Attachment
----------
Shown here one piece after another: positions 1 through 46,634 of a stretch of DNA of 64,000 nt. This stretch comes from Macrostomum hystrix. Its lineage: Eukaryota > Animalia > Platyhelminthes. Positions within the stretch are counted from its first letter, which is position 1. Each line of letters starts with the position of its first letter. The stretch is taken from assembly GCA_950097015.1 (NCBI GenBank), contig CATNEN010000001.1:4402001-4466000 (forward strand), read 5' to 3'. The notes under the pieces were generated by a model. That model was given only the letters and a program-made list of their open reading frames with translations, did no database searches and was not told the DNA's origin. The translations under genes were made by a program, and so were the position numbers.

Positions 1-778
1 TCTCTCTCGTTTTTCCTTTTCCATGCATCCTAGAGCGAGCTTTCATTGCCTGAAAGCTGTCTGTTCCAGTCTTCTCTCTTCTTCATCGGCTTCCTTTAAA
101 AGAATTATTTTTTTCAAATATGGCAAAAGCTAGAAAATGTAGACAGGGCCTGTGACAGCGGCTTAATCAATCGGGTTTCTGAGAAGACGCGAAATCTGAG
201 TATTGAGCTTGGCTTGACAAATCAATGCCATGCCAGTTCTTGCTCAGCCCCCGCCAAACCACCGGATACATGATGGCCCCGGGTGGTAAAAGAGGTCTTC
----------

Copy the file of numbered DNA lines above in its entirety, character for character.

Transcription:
Shown here one piece after another: positions 1 through 46,634 of a stretch of DNA of 64,000 nt. This stretch comes from Macrostomum hystrix. Its lineage: Eukaryota > Animalia > Platyhelminthes. Positions within the stretch are counted from its first letter, which is position 1. Each line of letters starts with the position of its first letter. The stretch is taken from assembly GCA_950097015.1 (NCBI GenBank), contig CATNEN010000001.1:4402001-4466000 (forward strand), read 5' to 3'. The notes under the pieces were generated by a model. That model was given only the letters and a program-made list of their open reading frames with translations, did no database searches and was not told the DNA's origin. The translations under genes were made by a program, and so were the position numbers.

Positions 1-778
1 TCTCTCTCGTTTTTCCTTTTCCATGCATCCTAGAGCGAGCTTTCATTGCCTGAAAGCTGTCTGTTCCAGTCTTCTCTCTTCTTCATCGGCTTCCTTTAAA
101 AGAATTATTTTTTTCAAATATGGCAAAAGCTAGAAAATGTAGACAGGGCCTGTGACAGCGGCTTAATCAATCGGGTTTCTGAGAAGACGCGAAATCTGAG
201 TATTGAGCTTGGCTTGACAAATCAATGCCATGCCAGTTCTTGCTCAGCCCCCGCCAAACCACCGGATACATGATGGCCCCGGGTGGTAAAAGAGGTCTTC